12. Dembek Z, Iton A, Hansen H. A model curriculum for public health bioterrorism education. Pub Health Rep. 2005;120:11–8.Google Scholar
  13. Altintas KH, Boztas G, Duyuler S, Duzlu M, Energin H, Ergun A. Differences in opinions on disaster myths between first year and sixth year medical students. Eur J Emerg Med. 2009;16(2):80–3.View ArticlePubMedGoogle Scholar
  14. Franc-Law JM, Ingrassia PL, Ragazzoni L, Della CF. The effectiveness of training with an emergency department simulator on medical student performance in a simulated disaster. CJEM. 2010;12(1):27–32.PubMedGoogle Scholar
  15. Cummings GE, Della Corte F, Cummings GG. Disaster medicine education in Canadian medical schools before and after September 11, 2001. CJEM. 2005;7(6):399–405.PubMedGoogle Scholar
  16. Ingrassia PL, Geddo A, Lombardi F, Calligaro S, Prato F, Tengattini M, et al. Teaching disaster medicine to medical students: “learning by doing” is a useful tool. Eur J Emerg Med. 2006;13(1):59–60.Google Scholar
  17. Kaji AH, Coates W, Fung CC. A disaster medicine curriculum for medical students. Teach Learn Med. 2010;22(2):116–22.View ArticlePubMedGoogle Scholar
  18. Huntington MK, Gavagan TF. Disaster medicine training in family medicine: a review of the evidence. Fam Med. 2011;43(1):13–20.PubMedGoogle Scholar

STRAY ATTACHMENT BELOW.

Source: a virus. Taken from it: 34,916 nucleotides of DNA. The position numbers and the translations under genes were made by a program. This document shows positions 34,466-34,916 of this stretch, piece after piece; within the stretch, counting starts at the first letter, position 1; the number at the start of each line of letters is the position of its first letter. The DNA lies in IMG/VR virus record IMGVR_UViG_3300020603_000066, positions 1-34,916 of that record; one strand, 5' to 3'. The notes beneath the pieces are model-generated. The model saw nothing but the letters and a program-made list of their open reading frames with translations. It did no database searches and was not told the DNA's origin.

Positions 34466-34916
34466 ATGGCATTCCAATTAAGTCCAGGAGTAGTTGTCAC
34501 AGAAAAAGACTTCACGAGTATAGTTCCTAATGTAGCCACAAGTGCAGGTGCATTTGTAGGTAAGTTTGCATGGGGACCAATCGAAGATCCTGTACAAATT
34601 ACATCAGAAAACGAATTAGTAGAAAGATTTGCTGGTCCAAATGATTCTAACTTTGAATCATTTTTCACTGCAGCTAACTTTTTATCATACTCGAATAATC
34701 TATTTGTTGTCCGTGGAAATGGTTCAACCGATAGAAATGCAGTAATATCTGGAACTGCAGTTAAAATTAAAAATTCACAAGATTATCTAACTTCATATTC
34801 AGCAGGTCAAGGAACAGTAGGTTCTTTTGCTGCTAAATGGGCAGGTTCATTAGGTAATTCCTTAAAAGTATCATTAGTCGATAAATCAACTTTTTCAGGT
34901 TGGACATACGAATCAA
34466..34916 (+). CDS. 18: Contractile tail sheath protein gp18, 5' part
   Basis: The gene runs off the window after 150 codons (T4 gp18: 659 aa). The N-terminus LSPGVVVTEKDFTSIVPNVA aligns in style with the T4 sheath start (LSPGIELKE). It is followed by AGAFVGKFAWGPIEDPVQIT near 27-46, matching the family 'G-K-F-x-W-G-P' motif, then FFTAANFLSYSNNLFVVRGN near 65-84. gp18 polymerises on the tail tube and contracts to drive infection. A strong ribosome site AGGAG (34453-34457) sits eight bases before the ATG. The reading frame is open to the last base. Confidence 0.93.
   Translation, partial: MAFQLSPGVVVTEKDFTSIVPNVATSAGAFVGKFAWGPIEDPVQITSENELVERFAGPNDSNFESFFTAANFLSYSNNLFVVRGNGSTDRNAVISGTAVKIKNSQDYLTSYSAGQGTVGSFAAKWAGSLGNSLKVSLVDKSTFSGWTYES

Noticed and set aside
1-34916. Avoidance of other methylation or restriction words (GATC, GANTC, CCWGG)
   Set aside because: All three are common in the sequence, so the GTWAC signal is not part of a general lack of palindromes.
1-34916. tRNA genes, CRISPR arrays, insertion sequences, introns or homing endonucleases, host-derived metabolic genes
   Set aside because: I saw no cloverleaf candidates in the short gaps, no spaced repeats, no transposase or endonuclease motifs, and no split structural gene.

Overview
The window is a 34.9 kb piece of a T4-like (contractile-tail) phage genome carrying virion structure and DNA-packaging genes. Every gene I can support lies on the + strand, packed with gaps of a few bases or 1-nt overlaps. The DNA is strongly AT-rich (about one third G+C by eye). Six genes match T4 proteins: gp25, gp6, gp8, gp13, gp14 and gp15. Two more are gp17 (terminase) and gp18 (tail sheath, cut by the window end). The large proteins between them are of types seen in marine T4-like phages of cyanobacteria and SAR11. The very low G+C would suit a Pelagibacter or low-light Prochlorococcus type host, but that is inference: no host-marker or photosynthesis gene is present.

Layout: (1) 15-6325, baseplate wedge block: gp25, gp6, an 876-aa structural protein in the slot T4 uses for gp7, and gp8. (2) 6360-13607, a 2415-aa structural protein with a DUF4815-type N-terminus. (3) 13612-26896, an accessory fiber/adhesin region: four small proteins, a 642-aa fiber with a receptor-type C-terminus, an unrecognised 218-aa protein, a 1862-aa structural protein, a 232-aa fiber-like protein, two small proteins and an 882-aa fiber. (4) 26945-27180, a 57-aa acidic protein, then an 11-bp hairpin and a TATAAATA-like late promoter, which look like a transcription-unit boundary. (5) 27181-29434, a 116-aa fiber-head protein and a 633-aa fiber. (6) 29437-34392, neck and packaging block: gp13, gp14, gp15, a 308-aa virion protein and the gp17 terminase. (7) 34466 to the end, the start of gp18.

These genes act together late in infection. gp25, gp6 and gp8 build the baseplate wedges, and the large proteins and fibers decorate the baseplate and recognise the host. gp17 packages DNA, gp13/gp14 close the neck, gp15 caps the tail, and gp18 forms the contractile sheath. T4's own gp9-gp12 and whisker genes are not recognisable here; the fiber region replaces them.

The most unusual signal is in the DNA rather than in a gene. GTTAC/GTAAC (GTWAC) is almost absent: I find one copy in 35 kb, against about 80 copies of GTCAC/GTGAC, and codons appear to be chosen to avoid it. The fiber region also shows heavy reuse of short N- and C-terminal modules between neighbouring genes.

19. Parrish AR, Oliver S, Jenkins D, Ruscio B, Green JB, Colenda C. A short medical shool course on responding to bioterrorism and other disasters. Acad Med. 2005;80(9):820–3.View ArticlePubMedGoogle Scholar
  20. Kaiser HE, Barnett DJ, Hsu EB, Kirsch TD, James JJ, Subbarao I. Perspectives of future physicians on disaster medicine and public health preparedness: challenges of building a capable and sustainable auxiliary medical workforce. Disaster Med Public Health Prep. 2009;3(4):210–6.View ArticlePubMedGoogle Scholar
  21. Jasper E, Berg K, Reid M, Gomella P, Weber D, Schaeffer A, et al. Disaster preparedness: what training do our interns receive during medical school? Am J Med Qual. 2013;28(5):407–13.Google Scholar
  22. Pfenninger EG, Domres BD, Stahl W, Bauer A, Houser CM, Himmelseher S. Medical student disaster medicine education: the development of an educational resource. Int J Emerg Med. 2010;3:9–20.PubMed CentralView ArticlePubMedGoogle Scholar
  23. Ingrassia PL, Ragazzoni L, Tengattini M, Carenzo L, Della CF. Nationwide program of education for undergraduates in the field of disaster medicine: development of a core curriculum centered on blended learning and simulation tools. Prehosp Disaster Med. 2014;29(5):508–15.View ArticlePubMedGoogle Scholar
  24. Ragazzoni L, Ingrassia PL, Gugliotta G, Tengattini M, Franc JM, Della CF. Italian medical students and disaster medicine: awareness and formative needs. Am J Disaster Med. 2013;8(2):127–36.View ArticlePubMedGoogle Scholar
  25. Mortelmans LJM, Dieltiens G, Anseeuw K, Sabbe MB. Belgian senior medical students and disaster medicine, a real disaster? Eur J Emerg Med. 2014;21(1):77–8.PubMedGoogle Scholar

Copyright

© Mortelmans et al. 2015